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Now answers, like a courtly dame,

The reddening surges o'er,
With flying scarf of spangled flame,

The Pharos of the shore.

To-night yon pilot shall not sleep,

Who trims his narrow'd sail;
To-night yon frigate scarce shall keep

Her broad breast to the gale;
And many a foresail, scoop'd and strain'd,

Shall break from yard and stay,
Before this smoky wreath has stain'd

The rising mist of day.

Hark! hark! I hear yon whistling shroud,

I see yon quivering mast;
The black throat of the hunted cloud

Is panting forth the blast!
An hour, and, whirl'd like winnowing chaff,

The giant surge shall fling
His tresses o'er yon pennon staff,

White as the sea-bird's wing!

Yet rest, ye wanderers of the deep;

Nor wind nor wave shall tire
Those fleshless arms, whose pulses leap

With floods of living fire;
Sleep on,—and, when the morning light

Streams o'er the shining bay,
O think of those for whom the night

Shall never wake in day!

THE PEOPLE'S ANTHEM.

A fine composition, written for music by Eeenkzer Elliott, the Corn Law Rhymer.

Whes wilt thou save the people?

Oh, God of Mercy! when r
Not kings and lords, bat nations!

Not thrones and crowns, but men!

Flowers of thy heart, oh, God, are they!
Let them not pass, like weeds, away!
Their heritage a sunless day!

God, save the people!

Shall crime bring crime for ever,

Strength aiding still the strong?
Is it thy will, oh, Father,

That man shall toil for wrong?
"No !" say thy mountains; "No!" thy skies:
"Man's clouded sun shall brightly rise,
And songs be heard instead of sighs."

God, save the people!

When wilt thou save the people?

Oh, God of Mercy! when?
The people, Lord, the people!
Not thrones and crowns, but men!
God! save the people! thine they are,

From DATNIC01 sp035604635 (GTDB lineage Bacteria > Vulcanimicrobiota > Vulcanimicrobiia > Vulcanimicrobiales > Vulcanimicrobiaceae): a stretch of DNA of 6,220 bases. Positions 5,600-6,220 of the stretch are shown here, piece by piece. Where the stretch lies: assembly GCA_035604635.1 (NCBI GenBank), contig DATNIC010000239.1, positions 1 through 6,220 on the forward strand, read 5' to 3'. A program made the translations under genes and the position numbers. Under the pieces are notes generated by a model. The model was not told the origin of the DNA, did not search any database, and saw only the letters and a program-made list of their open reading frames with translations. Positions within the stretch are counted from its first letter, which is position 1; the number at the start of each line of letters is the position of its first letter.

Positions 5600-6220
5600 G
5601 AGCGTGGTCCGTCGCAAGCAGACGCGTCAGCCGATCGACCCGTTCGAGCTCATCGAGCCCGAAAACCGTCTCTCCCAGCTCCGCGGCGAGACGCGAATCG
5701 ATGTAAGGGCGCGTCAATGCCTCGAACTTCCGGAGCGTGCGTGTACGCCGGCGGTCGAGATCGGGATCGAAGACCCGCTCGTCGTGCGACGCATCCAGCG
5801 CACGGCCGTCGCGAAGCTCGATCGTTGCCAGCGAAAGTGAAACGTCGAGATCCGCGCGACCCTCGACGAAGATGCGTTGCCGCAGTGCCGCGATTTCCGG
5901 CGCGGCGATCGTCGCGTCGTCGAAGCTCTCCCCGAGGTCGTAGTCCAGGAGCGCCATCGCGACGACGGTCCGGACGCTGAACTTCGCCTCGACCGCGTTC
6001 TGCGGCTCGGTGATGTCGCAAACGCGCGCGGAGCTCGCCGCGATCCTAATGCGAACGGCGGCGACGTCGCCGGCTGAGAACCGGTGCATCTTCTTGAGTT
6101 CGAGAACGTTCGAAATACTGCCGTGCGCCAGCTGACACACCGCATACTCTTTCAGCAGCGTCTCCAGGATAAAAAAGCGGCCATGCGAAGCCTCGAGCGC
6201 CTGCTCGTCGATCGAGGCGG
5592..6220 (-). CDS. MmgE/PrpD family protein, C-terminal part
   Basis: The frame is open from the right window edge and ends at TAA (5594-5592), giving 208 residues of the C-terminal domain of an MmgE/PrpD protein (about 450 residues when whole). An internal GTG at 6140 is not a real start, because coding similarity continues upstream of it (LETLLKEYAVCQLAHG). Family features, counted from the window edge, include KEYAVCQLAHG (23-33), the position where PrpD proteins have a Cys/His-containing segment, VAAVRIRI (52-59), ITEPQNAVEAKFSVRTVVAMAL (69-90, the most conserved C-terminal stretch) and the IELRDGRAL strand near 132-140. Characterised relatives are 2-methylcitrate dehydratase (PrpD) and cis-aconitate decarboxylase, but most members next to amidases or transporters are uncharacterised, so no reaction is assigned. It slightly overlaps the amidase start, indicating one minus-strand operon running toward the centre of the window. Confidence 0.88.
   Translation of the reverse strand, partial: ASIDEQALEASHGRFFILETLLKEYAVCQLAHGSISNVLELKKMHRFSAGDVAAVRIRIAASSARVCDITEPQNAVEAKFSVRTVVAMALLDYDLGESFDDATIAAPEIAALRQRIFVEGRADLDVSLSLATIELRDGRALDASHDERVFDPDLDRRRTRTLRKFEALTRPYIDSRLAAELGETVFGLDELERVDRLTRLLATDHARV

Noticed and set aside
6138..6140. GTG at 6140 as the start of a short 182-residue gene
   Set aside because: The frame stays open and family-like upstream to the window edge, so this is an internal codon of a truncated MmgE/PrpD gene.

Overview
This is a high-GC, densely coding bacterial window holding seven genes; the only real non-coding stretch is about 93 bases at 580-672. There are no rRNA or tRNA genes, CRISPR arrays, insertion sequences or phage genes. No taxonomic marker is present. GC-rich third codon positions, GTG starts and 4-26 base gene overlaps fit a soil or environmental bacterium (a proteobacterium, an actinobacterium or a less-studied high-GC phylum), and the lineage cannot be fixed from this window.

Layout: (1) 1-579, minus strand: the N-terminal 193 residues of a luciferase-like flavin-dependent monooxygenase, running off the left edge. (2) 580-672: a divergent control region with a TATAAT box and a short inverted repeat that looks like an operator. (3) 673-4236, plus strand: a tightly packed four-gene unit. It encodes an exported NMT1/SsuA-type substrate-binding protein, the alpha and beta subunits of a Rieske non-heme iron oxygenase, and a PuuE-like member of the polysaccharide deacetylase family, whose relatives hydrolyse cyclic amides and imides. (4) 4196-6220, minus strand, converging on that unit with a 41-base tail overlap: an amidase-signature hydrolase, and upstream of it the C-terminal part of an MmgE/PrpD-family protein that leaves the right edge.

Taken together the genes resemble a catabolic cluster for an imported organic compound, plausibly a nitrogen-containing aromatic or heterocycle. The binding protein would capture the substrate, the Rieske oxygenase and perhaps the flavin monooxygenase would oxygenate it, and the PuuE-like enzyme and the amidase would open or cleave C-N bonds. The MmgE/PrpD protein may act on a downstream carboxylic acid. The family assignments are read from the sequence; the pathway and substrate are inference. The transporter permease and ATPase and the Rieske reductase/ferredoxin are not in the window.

Thy children, as thy angels fair:
Save them from bondage, and despair!

God, save the people!

WHAT SAY THE CLOUDS?
Bj Barry Cornwall.

What say the clouds on the hill and plain?

"We come, we go." What say the springs of the dreaming brain?

"We shrink, we flow." What say the maids in their changeful hours?

"We laugh, we cry."
What say the budding and fading flowers?
"We live, we die."

And thus all things go ranging,
From riddle to riddle changing,
From day into night, from life into death,
And no one knows why, my song saith.

A fable is good, and a truth is good,

And loss, and gain;
And the ebb and the flood, and the black pine wood,

And the vast bare plain;
To wake and to sleep, and to dream of the deep,

Are good, say I;
And 'tis good to.laugh, and 'tis good to weep;
But who knows why?

Yet thus all things go ranging,

From riddle to riddle changing,

From day into night, from life into death,

And no one knows why, my song saith.

We cumber the earth for a hundred years;

We learn, we teach;
We fight amidst perils, and hopes, and fears,

Fame's rock to reach.
We boast that our fellows are sages wrought

In toil and pain;
Yet the commonest lesson by nature taught,
Doth vex their brain!